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Partnering in Communities takes action for student achievement

Partnering in Communities

It takes a village to raise a child and no child should be left behind. But nice slogans are empty words without guidance about how to support parents and help kids learn. A collaborative project of ISU Extension and Iowa Statewide Parent Information Resource Center (PIRC) called Partnering in Communities: Strong Families, Strong Communities can help communities move beyond the slogans and take action.

Iowa Statewide PIRC is a virtual center funded by a federal grant to help schools, parents and communities form partnerships to improve learning for Iowa children, said Jane Neff, a PIRC consultant. Over the past four years, she has been working with ISU Extension staff to design, pilot and implement Partnering in Communities because what children learn outside of school affects what they learn during the school day.

“They are in daycare or at community sponsored activities like 4-H, soccer and dance. They participate in programs sponsored by their faith community, parks and recreation, libraries or museums. They are at medical clinics, working in businesses and observing how adults respond to issues in the community. And they are observing how learning is valued in their homes. All of these things impact children’s learning when they are in school,” Neff said.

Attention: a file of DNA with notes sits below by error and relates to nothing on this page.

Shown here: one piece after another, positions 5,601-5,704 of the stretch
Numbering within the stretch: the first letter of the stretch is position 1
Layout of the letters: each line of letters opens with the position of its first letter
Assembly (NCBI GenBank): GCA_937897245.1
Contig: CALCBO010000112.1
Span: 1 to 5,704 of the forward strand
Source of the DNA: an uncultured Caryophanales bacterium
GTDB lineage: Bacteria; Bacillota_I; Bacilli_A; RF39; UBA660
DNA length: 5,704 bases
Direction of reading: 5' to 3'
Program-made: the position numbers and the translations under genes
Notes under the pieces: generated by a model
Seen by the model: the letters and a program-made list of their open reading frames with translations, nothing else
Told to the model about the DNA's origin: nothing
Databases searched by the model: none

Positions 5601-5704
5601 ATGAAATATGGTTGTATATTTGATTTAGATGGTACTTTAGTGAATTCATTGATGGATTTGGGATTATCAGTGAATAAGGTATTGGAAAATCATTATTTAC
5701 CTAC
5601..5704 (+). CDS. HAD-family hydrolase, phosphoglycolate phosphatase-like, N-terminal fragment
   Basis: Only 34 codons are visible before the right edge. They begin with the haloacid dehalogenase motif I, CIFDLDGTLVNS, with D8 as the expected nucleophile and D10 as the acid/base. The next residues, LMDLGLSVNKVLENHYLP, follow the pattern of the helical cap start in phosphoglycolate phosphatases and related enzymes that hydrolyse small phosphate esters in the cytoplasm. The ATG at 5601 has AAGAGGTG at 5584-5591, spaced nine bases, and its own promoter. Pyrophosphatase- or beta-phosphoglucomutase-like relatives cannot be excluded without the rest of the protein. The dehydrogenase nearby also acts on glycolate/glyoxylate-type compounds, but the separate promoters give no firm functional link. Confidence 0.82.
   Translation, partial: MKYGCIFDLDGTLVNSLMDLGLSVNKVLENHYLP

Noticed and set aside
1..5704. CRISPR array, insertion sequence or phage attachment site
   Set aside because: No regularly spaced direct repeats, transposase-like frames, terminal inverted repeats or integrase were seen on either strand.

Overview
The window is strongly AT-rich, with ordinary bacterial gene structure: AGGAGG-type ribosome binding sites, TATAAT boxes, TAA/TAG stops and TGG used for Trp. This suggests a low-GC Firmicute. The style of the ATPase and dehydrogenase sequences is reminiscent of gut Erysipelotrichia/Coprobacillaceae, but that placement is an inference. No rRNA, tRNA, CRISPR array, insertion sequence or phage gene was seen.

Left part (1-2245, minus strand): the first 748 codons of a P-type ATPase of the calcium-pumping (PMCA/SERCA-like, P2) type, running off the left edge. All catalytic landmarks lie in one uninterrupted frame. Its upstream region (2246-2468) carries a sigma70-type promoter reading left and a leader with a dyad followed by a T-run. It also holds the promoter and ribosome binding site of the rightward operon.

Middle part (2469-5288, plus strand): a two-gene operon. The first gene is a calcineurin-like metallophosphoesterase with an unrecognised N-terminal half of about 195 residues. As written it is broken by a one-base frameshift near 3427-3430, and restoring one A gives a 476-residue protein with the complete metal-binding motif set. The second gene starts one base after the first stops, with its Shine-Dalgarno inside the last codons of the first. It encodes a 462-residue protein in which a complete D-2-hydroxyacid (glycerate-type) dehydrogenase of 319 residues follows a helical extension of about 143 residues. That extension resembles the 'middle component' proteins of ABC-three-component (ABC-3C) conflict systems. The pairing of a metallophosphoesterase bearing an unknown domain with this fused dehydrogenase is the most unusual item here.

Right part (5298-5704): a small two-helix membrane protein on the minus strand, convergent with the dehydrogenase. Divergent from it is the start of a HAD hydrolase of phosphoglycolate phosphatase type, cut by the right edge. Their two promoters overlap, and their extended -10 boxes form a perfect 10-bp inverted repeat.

Developing partnerships among communities, schools and parents is the key, said ISU Extension family life state specialist Kim Greder. Using research-proven practices, community leaders and organizations support parents as they assist their children in becoming successful learners. Communities strengthen parents’ ability to help their kids succeed as learners when they assist parents in gaining specific knowledge and skills that promoting learning.

“School programs that encourage involvement and address specific needs of kids and families will successfully connect with families and communities. Kids learn more at school when supported by parents, school staff and community members. When parents share ideas with each other on how to help their kids at home, they create support for all kids,” Greder said.

Communities that take these steps build a strong culture that supports student achievement. Partnering in Communities projects are in various stages of development in Perry, Webster City, Storm Lake, Waterloo, Dubuque and Des Moines.

A Storm Lake participant summed it up: “Student achievement in a community is a social, civic and economic issue, and we can’t ignore this if we want a strong community.”

This article appeared in August 2009 -- From Jack Payne Newsletter